Cornell  Capa's Memorial

Cornell Capa
(1918 - 2008)


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General Details

Name: Mr Cornell Capa
Gender: Male
Age: 90 years old
Lived: Sunday, 14 April 1918 - Friday, 23 May 2008

My Story

Cornell Capa, who founded the International Center of Photography in New York after a long and distinguished career as a photojournalist died on May 23, 2008 at his home in Manhattan, New York City. He was 90.

Cornell Capa was born Kornel Friedmann in 1918 into a Jewish family from Budapest. As a teenager, he had aspirations to become a doctor, for the sole purpose of helping people, but eventually decided that he could reach more people and have greater influence through photography.

At the age of 18 he moved to Paris where his brother Robert Capa (Andre Friedmann) was working as a photojournalist. He worked as his brother's printer for a year before moving on to New York in 1937 to join the new Pix photo agency. By 1938 he was supporting himself by working in the Life magazine darkroom, until his first photo-story on the New York Worlds Fair was published in Picture Post. After service in the U.S. Air Force, Capa became a LIFE staff photographer in 1946. He continued to work for LIFE until his brother's tragic death in 1954, when he joined Magnum. In 1956, after David “Chim” Seymour's death in Suez, Capa took over as the president of Magnum — a post he held until 1960.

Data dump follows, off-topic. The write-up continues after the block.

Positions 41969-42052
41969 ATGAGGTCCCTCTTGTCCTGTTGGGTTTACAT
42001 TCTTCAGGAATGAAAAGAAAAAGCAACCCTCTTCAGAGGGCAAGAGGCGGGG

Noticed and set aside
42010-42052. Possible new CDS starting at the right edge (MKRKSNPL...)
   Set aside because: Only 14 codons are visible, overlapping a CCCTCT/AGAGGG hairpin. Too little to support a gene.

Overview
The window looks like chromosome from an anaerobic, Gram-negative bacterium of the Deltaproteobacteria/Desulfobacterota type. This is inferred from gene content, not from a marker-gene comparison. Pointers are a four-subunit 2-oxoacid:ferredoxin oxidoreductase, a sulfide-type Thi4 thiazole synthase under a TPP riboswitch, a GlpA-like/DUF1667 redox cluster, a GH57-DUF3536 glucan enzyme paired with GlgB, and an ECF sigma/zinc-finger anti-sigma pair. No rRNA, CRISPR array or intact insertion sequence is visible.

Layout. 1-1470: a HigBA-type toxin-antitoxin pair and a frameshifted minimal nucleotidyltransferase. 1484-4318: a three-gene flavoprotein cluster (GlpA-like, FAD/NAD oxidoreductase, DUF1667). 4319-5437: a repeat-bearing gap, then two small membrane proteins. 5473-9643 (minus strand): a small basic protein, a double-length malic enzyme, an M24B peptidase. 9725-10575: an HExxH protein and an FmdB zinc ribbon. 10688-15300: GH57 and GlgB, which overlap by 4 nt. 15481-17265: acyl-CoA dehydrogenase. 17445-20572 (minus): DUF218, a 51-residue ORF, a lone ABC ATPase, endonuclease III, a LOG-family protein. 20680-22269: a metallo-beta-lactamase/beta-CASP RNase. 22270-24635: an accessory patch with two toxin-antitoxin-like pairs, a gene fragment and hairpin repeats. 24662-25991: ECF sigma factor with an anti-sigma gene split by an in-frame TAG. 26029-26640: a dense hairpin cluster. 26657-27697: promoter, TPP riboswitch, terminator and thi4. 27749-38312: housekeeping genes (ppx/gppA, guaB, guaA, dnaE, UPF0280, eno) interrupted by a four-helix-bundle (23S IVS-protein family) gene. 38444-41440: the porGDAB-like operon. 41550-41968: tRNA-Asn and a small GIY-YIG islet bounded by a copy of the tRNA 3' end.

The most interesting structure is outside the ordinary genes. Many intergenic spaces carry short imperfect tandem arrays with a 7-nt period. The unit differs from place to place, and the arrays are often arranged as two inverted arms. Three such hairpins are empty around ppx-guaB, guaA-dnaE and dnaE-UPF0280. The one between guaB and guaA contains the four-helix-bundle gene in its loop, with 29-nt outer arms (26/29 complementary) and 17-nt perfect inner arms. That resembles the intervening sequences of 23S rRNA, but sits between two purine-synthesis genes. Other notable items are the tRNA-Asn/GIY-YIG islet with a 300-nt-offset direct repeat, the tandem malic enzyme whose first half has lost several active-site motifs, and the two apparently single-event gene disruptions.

As a photographer, Capa has been particularly sensitive and keen when covering topics of social significance or politics. When he was working for LIFE he made the first of many trips to Latin America where he chronicled the decimation of indigenous cultures. Through the 1970s he traveled back to the area on several occasions to continue the tales of snuffed cultures. His efforts were rewarded in three hooks, among them the subsequently famous 1964 Farewell to Eden, a study of the Amahuaca Indians of the Amazon.

Capa was involved in a broad range of social issues, such as old age in America and studied his own Jewish heritage through classic reportage, including a story on the Six-Day War. His 1957 book, Retarded Children Can Be Helped, was the product of his pioneering study of mentally retarded children, a project he started in 1954. He also covered the electoral campaigns of John and Robert Kennedy, Adlai Stevenson and Nelson Rockefeller. In the early 1970s, Capa coined the phrase "Concerned Photographer" to define “a photographer who is passionately dedicated to doing work that will contribute to the understanding or the well-being of humanity.”

His wife of 61 years, Edith Schwartz Capa, died in 2001. He has no immediate survivors.

"I have always thought of myself not as a reporter, but as a commentator," Capa wrote in the introduction to his 1992 book "Cornell Capa Photographs." "I have aimed to be a credible witness, one who cares about the world he inhabits."

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To one of the greatest photojournalists ever.


Country of Birth: Hungary
Country of Residence: USA
City of Residence: New York City
Occupation: Media
Marital Status: Widowed
Religion: Jewish



Place of Passing: New York City
Date of Passing: 23 May 2008
Cause of Passing: Parkinson disease
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